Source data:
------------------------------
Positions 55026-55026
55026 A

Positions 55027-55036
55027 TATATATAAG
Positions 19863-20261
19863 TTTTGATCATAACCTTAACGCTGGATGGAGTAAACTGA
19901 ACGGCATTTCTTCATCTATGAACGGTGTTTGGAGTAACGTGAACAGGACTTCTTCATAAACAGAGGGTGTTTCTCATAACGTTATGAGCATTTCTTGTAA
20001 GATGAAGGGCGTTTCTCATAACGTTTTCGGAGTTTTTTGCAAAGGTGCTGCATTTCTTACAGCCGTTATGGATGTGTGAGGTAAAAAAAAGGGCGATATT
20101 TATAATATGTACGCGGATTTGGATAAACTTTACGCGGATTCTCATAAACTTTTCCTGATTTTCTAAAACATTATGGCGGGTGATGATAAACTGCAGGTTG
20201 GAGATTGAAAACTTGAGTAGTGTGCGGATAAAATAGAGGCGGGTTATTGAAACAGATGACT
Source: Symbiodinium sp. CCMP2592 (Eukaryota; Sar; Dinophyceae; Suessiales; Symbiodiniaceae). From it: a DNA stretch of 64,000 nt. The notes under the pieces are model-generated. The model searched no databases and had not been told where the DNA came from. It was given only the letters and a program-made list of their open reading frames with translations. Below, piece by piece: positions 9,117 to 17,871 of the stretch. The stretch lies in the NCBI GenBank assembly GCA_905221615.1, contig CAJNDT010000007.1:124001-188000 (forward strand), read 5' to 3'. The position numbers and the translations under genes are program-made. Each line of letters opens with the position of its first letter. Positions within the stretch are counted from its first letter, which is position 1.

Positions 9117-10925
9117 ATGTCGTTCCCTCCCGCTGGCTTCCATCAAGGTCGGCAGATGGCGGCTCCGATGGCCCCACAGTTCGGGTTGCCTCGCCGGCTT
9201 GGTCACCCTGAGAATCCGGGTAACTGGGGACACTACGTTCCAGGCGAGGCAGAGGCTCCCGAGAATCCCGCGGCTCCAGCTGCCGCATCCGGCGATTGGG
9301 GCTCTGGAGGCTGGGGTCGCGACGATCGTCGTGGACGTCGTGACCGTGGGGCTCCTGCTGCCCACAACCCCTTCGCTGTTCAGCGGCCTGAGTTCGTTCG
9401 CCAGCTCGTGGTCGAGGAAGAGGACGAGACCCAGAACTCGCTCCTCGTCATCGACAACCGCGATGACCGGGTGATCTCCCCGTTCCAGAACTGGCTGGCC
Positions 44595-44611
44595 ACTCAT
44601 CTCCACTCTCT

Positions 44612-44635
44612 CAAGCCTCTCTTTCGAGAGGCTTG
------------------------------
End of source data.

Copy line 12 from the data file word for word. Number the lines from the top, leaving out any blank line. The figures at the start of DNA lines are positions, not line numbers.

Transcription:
Positions 9117-10925